Girls at Craft Fair on Revolution Square in Mosow
© Ruslan Krivobok / Sputnik
Girls at Craft Fair on Revolution Square in Moscow
A Russian lawmaker has proposed fighting child obesity with radical measures - banning the sale of candy to children under 14 and marking foods which have a high sugar content with graphic warnings, similar to cigarettes.

"Children know no measure in their love of sweet foods: when they have pocket money they often spend all of it at once, and not on oats and milk, but real poison in an attractive and beautiful packaging," MP Vitaly Milonov (United Russia) wrote in his letter to Health Minister Veronika Skvortsova, as quoted by RIA Novosti.

"When a child finishes the third chocolate bar in the street, there is no strict teacher or caring parent around to explain that such diet is extremely harmful for the growing body," the lawmaker added.

Milonov also quoted the latest statistical research which shows that over the past years obesity has become one of the most widespread causes of health problems among children and teenagers.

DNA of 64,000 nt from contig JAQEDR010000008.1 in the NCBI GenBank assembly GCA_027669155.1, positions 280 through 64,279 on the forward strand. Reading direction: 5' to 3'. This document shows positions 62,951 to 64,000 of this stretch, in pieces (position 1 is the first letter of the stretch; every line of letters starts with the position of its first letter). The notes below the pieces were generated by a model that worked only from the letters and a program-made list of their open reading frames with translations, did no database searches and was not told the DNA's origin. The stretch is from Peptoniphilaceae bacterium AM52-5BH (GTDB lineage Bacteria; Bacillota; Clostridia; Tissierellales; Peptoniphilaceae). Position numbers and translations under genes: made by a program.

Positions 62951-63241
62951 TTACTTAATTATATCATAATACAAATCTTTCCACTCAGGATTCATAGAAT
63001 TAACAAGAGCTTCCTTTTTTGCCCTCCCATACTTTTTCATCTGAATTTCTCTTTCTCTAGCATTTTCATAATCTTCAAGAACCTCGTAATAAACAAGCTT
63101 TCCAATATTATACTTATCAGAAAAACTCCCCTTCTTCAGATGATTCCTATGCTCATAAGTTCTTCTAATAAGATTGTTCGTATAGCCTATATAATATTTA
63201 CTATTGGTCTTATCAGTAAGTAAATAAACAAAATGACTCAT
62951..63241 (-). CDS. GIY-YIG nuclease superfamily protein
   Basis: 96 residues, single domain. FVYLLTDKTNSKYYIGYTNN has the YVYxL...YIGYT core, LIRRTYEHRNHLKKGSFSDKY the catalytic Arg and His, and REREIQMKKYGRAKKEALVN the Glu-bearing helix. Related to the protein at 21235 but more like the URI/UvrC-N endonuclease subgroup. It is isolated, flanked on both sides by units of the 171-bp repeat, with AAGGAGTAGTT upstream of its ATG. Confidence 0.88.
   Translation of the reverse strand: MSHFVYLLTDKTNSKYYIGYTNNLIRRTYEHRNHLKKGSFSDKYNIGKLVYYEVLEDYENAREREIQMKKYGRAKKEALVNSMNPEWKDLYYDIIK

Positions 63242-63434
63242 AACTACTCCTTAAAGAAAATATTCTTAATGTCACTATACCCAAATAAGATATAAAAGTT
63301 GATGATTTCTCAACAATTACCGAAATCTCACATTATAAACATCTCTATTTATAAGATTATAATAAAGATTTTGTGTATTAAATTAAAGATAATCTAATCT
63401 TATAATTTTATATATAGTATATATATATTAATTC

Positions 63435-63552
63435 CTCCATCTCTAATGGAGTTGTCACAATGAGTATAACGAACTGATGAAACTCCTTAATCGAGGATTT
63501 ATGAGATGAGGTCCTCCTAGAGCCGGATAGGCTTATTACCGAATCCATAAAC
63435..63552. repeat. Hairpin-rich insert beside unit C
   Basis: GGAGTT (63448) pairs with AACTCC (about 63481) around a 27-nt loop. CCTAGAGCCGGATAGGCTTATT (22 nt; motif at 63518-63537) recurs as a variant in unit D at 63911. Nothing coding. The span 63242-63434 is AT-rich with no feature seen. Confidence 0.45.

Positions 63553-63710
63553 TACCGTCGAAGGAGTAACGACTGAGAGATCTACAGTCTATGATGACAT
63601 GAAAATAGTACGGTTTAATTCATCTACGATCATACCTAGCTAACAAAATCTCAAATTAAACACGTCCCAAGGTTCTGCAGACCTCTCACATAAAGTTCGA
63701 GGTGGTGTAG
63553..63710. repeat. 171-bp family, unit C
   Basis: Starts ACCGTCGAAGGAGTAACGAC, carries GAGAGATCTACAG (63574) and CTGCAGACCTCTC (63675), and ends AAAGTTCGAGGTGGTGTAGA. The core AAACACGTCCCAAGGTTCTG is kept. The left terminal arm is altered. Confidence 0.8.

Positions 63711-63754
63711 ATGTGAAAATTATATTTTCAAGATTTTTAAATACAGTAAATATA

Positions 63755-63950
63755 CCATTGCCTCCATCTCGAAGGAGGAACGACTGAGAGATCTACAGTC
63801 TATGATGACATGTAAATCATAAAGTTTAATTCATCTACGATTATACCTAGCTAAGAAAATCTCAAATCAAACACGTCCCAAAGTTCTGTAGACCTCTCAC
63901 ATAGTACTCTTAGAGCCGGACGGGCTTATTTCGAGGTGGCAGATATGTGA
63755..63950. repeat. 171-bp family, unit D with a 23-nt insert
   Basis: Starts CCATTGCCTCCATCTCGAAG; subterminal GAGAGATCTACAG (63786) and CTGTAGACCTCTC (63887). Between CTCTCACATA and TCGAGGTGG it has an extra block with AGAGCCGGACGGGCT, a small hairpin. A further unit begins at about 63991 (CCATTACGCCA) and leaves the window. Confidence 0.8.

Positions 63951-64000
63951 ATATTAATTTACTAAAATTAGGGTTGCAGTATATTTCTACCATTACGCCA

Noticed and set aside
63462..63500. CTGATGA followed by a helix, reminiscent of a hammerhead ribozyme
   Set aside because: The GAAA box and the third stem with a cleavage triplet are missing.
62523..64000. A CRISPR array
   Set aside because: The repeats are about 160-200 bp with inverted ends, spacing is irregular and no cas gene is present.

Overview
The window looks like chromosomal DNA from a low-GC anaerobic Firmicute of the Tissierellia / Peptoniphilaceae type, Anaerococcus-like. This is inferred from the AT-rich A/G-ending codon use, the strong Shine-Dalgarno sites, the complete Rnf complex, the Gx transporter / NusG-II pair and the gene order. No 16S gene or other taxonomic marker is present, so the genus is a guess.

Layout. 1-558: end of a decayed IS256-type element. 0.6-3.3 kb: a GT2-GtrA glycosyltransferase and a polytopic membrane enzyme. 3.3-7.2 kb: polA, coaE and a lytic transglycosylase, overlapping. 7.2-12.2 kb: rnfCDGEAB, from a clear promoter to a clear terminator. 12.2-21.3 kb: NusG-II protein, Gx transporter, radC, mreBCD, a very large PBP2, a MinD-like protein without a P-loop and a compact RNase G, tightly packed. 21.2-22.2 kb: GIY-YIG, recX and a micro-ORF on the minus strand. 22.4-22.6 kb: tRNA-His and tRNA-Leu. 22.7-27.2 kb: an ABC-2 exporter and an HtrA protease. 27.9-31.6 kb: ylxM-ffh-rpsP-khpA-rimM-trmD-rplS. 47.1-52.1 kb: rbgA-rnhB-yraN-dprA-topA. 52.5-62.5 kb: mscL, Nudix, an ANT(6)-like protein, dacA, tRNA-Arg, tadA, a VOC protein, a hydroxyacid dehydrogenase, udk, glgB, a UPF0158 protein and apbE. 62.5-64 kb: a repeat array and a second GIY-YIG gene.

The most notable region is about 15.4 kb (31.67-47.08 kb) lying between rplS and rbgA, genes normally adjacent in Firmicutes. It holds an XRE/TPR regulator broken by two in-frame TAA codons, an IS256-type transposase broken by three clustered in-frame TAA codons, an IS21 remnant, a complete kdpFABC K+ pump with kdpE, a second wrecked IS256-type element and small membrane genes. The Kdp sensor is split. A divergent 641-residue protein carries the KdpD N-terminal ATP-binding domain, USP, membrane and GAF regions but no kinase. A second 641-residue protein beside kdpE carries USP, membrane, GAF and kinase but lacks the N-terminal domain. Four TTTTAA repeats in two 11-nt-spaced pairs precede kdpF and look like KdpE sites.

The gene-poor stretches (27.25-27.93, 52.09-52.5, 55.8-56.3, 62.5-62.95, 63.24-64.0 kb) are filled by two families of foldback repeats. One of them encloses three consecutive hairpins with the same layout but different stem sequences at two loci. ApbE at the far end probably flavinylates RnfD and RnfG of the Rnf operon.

To address the situation the lawmaker proposes amending the law in such a way that producers of candy, soda drinks and any food with a high content of sugar, mark their products with warnings about the consequences of following unhealthy diets, similar to the warnings on tobacco and alcohol. He also proposed a complete ban on the sales of foods and drinks with high sugar content to children under 14.

Milonov made his suggestions soon after the head of the consumer rights watchdog Rospotrebnadzor, Anna Popova, told reporters that the average consumption of sugar per capita has increased six times over the past 100 years.

While being rather radical, Milonov's proposal is far from being unique. Similar ideas have been voiced several times by lawmakers on various sides of the political spectrum. In 2016, an MP representing center-left party Fair Russia asked the government to oblige producers to put graphic warning labels on fast food packaging.

In 2015, the United Russia party proposed that ads for foods with a high content of sugar, salt, and saturated fat, follow similar rules for alcohol and tobacco advertising. In 2014, the Russian Temperance Society said that the government should launch a campaign against fast food and sugary soft drinks.